China is one of the oldest continuing civilizations on Earth and architecture reflects their rich history. Before I left the States I wrote a list of all of the places I wanted to visit when I arrived in Shanghai. As a yogi, I would love to sit on top of Mount Haungshan or visit one of China’s many Buddhist temples. Over time, any locals have given me even better sites to add to my already growing list. Now are too many options to choose from. The list is so long that it will probably take me years to see everything.
Pro#5: The Food
Many of my friends and family told me that being vegan in China would be very difficult. Luckily, it has been much easier than we anticipated. China is the birthplace of tofu! As a vegan, this place is heaven! I have found six different textures of tofu, all of which tastes completely different than the last. Shanghai also has hundreds of vegan restaurants to choose from. There is a vegan restaurant literally next door to my job! A few steps outside of my apartment there is a farmer’s market full of fresh produce and people who are willing to negotiate their already low prices.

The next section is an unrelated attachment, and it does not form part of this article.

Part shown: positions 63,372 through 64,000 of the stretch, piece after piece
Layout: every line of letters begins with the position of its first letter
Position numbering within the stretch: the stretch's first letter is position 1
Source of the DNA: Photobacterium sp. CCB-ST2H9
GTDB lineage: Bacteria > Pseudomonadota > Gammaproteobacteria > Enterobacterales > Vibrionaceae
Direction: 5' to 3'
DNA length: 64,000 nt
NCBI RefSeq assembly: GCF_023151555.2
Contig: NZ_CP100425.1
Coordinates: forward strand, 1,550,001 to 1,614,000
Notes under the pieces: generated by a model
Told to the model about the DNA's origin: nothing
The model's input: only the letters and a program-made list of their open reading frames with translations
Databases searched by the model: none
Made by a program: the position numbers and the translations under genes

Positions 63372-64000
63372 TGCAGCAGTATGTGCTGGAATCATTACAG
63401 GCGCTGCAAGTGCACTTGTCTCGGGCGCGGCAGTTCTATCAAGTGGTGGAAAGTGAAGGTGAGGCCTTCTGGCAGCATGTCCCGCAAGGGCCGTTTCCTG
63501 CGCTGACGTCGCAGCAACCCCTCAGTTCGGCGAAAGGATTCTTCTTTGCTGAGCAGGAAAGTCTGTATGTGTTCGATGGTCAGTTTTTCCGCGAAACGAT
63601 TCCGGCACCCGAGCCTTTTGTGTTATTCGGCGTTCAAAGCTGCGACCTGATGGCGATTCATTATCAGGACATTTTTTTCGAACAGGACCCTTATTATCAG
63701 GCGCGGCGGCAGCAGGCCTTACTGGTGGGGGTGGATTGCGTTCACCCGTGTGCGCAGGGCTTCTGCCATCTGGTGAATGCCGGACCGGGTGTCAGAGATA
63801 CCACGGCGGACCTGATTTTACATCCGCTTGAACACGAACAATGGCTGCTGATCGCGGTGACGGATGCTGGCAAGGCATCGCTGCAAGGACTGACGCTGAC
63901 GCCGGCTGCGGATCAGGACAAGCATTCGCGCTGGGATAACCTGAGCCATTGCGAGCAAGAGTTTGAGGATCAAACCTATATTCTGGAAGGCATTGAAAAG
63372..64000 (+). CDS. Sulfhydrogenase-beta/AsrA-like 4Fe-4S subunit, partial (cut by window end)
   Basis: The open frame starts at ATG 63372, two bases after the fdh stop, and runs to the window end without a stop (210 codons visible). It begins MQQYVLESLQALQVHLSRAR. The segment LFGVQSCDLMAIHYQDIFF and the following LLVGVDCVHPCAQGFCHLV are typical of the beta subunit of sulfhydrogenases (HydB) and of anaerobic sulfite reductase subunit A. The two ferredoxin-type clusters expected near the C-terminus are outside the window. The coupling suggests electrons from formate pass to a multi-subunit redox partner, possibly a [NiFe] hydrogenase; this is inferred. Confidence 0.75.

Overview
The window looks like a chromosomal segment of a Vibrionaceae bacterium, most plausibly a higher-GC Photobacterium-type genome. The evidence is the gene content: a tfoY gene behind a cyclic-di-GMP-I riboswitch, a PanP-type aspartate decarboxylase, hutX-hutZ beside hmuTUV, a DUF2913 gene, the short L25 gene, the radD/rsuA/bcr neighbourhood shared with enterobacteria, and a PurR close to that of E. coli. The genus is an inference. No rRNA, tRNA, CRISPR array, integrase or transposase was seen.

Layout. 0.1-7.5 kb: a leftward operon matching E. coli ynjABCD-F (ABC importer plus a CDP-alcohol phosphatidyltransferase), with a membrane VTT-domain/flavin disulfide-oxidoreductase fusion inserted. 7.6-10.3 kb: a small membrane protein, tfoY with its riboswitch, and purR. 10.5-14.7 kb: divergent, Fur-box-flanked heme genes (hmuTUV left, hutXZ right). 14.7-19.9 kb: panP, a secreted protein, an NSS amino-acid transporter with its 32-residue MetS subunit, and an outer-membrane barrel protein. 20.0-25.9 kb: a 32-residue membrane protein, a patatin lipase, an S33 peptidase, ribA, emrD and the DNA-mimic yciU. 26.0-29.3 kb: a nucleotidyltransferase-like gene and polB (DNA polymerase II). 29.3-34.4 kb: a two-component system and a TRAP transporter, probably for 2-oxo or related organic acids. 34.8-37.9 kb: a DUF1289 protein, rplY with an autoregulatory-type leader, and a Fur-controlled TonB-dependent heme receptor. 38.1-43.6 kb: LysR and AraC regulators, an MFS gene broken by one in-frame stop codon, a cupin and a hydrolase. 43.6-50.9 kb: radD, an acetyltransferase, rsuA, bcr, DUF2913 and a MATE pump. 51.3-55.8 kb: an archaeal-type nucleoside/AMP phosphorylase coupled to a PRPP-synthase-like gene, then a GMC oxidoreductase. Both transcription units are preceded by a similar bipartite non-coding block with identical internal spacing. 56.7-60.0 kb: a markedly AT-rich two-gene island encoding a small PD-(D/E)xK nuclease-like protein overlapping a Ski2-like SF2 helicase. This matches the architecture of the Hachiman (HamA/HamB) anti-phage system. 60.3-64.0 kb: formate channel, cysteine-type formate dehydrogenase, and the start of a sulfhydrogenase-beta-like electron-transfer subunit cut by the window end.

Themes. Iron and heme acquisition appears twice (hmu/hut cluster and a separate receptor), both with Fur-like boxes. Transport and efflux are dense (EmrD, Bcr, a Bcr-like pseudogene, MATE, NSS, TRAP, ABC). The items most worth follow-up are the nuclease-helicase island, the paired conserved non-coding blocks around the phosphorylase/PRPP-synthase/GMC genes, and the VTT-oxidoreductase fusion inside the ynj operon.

Pro#6: The People
I have met so many amazing people here in Shanghai, who have all been helpful and positive. Sitting with someone from another walk of life is truly a beautify and eye opening experience. It’s amazing to see how different yet similar other’s lives are on the other side of the globe. One of the biggest contrasts I have seen here is the use of public parks. Groups of senior citizens get together and do synchronize exercises in the park several days a week. On the weekends, couples love to dance together in the parks and near the metro to romantic tunes. It is truly fascinating to watch.
Every country has it’s ups and downs, but that doesn’t mean that you should write it off. Give it a chance and you won’t be disappointed.